Watch out for Weevers!

How to treat weever fish stings

The Lesser Weever(fish), Echiichthys vipera, is a small, sandy coloured, fish that lives around the shores of Great Britain. It is only about 15 cm long but it should definitely be avoided due to the poisonous spines in its black dorsal fins   It often hides half buried under the sand at low tide.

If you are unfortunate enough to step on a weever fish and allow it to discharge its venom through its spines and into your foot you are likely to experience intense pain!  The pain will be at its worst for the first two hours and your foot may become red and swollen and you may be left with some irritation and pain for up to two weeks after the sting.  If a spine has broken off in your foot you might need to visit a doctor to have it removed.

Death is extremely rare.  The only recorded death in the UK occurred in 1927, when a fisherman off Dungeness suffered multiple stings. There is some suspicion that the victim may have died of other medical causes exacerbated by the stings. [1]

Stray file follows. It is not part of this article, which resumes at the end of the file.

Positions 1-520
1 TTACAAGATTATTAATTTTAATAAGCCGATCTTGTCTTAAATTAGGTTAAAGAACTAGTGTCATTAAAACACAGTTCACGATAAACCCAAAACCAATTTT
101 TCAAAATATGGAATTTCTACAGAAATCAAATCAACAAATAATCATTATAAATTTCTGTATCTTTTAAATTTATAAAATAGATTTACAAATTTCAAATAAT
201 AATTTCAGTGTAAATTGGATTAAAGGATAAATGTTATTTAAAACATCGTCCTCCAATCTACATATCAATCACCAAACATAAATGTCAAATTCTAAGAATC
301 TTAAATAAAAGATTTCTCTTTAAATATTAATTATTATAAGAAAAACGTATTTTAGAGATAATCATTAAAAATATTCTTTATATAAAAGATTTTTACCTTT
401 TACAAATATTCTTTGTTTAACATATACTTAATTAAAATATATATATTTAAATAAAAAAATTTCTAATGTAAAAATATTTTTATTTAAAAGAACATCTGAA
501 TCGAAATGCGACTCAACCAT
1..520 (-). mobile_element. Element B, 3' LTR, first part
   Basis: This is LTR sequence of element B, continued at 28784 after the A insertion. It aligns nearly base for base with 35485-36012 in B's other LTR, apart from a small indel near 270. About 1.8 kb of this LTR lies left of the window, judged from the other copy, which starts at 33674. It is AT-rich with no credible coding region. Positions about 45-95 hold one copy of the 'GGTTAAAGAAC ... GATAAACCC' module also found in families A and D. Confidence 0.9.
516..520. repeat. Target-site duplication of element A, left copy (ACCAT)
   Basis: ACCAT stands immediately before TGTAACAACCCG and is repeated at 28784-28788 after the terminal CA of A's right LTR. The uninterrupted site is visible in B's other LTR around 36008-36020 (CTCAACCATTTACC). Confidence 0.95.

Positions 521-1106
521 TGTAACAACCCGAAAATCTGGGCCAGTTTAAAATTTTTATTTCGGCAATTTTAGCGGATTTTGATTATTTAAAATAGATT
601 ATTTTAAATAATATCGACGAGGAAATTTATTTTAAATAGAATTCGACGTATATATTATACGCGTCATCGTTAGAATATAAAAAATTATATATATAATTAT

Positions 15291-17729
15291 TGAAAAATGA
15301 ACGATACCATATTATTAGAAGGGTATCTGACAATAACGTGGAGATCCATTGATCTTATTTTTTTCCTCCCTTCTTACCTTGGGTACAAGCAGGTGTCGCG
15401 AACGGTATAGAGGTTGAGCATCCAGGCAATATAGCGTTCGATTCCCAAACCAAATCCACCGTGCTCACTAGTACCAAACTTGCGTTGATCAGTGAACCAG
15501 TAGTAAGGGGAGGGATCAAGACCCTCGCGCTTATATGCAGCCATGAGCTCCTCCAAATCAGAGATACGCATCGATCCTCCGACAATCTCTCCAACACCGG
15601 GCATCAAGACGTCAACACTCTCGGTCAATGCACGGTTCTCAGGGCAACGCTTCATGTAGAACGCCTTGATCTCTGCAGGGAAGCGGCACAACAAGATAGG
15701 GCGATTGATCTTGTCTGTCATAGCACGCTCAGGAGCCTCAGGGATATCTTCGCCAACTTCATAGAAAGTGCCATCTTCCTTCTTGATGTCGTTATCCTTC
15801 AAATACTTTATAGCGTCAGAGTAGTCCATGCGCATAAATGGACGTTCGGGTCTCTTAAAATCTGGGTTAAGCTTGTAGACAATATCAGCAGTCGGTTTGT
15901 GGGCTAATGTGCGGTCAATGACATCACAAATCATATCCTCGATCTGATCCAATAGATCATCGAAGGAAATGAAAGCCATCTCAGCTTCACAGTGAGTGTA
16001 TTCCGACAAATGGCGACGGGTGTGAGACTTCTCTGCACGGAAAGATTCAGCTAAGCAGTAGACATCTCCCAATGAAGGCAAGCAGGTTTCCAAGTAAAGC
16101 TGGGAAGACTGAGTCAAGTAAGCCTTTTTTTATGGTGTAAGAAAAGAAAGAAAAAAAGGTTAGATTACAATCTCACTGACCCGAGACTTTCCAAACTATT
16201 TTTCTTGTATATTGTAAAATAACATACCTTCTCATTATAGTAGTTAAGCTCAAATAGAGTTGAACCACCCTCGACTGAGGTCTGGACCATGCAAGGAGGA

Treatment for Weever Fish stings

The affected limb or wound should be immersed in water as hot as can be tolerated comfortably for 15 minutes but, as a rule of thumb: the longer the delay (before heat is applied) the longer the treatment should be continued.  Some cafes in Cornwall and other surfing areas keep a bucket for this purpose. 

This deactivates the venom, which is a protein and therefore is denatured at high temperatures, and within a few minutes pain should subside permanently.

If this isn't possible, cover the wound with hot flannels which should be changed repeatedly.

Simple painkillers such as paracetamol will also help to relieve the pain, antihistamines may also be helpful.

[1] British Marine Life Study Society

Image: Tammy Horton (Published on the MarLIN website)